As I looked through the Nomad Fusion collection, I found myself draw to the hand crafted silver work. I asked Dan where he learned how to silversmith, and he replied that he picked it up around a year ago from a friend in San Cristobal de las Casas. With two workshops added to this initial training, Dan is now making very high quality and unique silver jewelry.
For his silversmith work, Dan says that he needs to travel with a soldering iron, a laminator, a blow torch, and pliers, adding that you, “Definitely need the torch and pliers.” He hauls these work tools as well as his supplies, family, and travel gear inside of a van, which had been converted into a home.
Out of curiosity, I asked Dan where he gets his silver, and he replied that, as the price is controlled by international trade values, he can just buy it from banks or other silver brokers. The price is usually set to reflect the global market. He then told me that he uses 925 or 915 silver. 925 is 92.5% silver and the rest copper, but Dan says that 915 silver is easier to work with.
I then began quizzing Dan as to the specifics of his profession, and was told that he generally divides his work up into two district shifts. Sometimes he rents a house for a month or two and works ten hours a day producing jewelry and replenishing his stock. When he is not producing, he is out selling in the streets, working 3 to 12 hours a day. I was clearly talking to a nomad who did not choose his way of life to avoid work, but to enjoy working.
Traveling with a family
Dan’s one year old son goes to work with him. He hangs out in his arms, naps on a little mattress kept near the vending table, or plays with other kids in the street, including my own daughter.
“Has having a child changed the way you travel?” I asked Dan.
“Well, you already know that,” he spoke with a laugh, and then added, “It does, but not as much as we would have thought.”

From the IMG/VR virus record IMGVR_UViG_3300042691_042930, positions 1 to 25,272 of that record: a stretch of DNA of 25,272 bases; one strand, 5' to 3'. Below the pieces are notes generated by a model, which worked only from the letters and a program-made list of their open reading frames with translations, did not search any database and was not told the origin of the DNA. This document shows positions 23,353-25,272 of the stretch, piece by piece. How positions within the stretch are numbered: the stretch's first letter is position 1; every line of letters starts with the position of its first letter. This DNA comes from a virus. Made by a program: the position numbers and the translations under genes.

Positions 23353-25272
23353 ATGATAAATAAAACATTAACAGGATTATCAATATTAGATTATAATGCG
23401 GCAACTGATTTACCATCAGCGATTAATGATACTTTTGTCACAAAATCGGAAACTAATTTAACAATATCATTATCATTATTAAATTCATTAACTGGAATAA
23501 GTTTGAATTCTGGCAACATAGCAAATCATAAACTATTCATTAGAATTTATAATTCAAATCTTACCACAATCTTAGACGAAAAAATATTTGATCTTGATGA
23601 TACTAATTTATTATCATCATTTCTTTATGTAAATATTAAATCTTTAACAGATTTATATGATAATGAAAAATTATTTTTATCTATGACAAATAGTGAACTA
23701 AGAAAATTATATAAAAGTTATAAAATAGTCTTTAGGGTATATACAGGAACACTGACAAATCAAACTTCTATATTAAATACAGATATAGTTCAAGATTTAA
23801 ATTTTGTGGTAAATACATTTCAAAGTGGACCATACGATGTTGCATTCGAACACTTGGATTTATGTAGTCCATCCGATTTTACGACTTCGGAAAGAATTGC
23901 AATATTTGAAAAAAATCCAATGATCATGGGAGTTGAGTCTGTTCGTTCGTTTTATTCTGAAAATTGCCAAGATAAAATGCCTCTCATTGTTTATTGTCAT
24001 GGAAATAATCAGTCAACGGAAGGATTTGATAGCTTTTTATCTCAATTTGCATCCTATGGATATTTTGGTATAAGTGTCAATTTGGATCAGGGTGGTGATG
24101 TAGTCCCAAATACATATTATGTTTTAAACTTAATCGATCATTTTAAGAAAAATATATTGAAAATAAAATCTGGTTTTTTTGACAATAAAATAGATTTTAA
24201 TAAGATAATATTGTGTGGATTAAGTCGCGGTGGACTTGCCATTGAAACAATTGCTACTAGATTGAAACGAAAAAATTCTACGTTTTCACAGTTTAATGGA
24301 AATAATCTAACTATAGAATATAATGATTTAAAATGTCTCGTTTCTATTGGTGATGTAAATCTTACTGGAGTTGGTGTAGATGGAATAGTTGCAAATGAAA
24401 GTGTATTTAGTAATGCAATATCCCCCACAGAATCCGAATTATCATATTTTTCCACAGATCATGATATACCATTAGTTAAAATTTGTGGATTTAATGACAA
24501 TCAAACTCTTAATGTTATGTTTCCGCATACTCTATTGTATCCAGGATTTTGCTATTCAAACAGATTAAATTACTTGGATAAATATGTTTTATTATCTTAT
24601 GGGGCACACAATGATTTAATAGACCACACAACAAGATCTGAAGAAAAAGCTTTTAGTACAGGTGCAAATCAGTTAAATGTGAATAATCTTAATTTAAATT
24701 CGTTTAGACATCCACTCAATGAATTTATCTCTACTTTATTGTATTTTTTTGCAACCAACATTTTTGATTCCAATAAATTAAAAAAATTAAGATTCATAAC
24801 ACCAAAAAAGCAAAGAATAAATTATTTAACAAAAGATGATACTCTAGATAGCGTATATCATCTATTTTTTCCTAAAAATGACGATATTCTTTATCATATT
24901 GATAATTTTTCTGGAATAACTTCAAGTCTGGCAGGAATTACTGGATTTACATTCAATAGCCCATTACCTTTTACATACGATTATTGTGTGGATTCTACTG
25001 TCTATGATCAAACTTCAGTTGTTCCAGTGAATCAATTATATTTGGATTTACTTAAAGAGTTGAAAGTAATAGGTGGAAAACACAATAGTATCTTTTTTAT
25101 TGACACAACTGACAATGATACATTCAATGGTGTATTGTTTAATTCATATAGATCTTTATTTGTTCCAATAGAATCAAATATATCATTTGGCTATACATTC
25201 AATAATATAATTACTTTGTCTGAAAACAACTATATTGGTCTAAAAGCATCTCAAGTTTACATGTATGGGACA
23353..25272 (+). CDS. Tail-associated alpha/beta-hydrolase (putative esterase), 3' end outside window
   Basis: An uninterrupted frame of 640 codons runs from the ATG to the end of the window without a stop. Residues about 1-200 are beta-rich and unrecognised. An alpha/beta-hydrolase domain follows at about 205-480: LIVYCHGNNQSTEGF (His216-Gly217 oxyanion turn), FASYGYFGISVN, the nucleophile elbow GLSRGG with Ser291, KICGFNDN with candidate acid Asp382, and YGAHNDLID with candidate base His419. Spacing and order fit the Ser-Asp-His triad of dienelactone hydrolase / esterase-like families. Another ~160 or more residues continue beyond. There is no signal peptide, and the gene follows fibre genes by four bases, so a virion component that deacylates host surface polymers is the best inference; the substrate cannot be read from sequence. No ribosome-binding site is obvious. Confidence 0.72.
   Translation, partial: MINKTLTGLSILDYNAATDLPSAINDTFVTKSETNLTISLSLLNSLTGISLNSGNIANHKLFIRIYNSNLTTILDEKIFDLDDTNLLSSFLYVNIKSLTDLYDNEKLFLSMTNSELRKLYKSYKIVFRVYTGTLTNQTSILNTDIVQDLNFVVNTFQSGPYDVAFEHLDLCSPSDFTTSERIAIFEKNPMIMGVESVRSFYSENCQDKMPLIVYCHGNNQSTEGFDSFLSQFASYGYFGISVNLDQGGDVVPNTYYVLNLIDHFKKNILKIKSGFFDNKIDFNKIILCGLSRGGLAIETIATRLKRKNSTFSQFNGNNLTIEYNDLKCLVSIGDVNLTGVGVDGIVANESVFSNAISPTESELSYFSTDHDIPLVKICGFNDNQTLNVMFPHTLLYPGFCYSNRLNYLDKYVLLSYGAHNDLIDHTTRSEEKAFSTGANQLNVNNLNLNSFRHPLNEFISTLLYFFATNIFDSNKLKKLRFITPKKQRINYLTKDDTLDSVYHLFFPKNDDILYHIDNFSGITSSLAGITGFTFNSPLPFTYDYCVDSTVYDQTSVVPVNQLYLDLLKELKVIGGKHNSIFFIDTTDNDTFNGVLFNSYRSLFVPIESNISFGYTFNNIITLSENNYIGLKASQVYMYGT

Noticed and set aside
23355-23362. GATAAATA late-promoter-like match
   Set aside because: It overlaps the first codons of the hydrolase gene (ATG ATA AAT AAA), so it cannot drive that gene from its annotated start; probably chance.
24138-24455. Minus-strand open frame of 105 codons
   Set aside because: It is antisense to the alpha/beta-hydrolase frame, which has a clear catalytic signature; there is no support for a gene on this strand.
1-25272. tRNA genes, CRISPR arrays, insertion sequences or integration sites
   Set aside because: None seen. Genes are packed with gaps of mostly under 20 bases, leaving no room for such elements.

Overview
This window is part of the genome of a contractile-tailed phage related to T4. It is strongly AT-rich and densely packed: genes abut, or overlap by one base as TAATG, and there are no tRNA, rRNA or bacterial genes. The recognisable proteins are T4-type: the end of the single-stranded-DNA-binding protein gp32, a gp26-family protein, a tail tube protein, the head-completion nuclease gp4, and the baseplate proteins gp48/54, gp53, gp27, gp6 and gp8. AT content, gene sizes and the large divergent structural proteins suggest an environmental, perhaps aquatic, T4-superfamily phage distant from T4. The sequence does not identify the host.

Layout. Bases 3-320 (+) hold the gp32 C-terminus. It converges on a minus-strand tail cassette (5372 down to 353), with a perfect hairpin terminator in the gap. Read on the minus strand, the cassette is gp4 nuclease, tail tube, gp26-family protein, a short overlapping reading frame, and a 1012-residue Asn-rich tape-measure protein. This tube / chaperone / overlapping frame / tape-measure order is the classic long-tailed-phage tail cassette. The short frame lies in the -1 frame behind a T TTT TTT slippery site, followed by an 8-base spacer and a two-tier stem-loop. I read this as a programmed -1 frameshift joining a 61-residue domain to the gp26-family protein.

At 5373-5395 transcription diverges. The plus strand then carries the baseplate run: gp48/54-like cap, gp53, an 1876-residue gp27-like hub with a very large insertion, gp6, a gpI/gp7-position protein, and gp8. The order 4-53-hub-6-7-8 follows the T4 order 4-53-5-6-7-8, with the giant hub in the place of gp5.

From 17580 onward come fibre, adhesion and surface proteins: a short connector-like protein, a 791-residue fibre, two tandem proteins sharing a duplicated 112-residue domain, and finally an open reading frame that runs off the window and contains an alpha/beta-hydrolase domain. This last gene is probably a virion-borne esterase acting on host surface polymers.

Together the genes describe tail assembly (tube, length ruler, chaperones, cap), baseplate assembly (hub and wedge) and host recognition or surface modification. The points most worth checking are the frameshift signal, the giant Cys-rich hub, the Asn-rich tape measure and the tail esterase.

I surely did know this well, after spending nearly a year and a half on the road with my daughter, the challenges of traveling with a child are great, but not as great as I, too, would have thought before doing it.
“I have become more responsible, more careful, take less risks, don’t move as fast,” Dan added.
We then had a laugh about how the most difficult thing about traveling with a child is the traveling part: once you land somewhere, life is good.
Traveling jewelry artisan conclusion
“Do you make a good living?” I asked Dan as sort of a loaded question.
“I wouldn’t say that,” he replied with a laugh, and then told me that he sometimes brings in 50 pesos a night, sometimes 2,000.
I have found that most travelers doing independent micro businesses — myself included — often earn only enough money to travel on into the next day. Many of us do not make nearly what we would working our professions in more of a sedentary setting in the USA or Europe, but we also live on far less money and tend to value our freedom of locomotion and work over larger paychecks and an idea of security.
It is possible to travel into a new life. It is my impression that Dan found himself at a dead end of sorts after completing his anthropology field work in Mozambique. So he moved on to South America and hopped the wave of happenstance that takes all travelers from place to place, from experience to experience, and through life changes that could not be imagined at a journey’s onset. On the road, Dan met the woman who would become his wife, he had a son, learned a trade, started a business, and created a life outside the bounds of schedules, bosses, and formal employment.
I ended the interview by asking Dan if he thinks he will going to keep going, if he plans on traveling, making, and selling jewelry into the future with his young family.
He replied that he certainly will, “What else is there to do?”
To view more samples of Dan’s work or to purchase some of his jewelry, go to Nomad Fusions.
This article is part of a series on independent travel businesses. To navigate through the other articles, use the links below.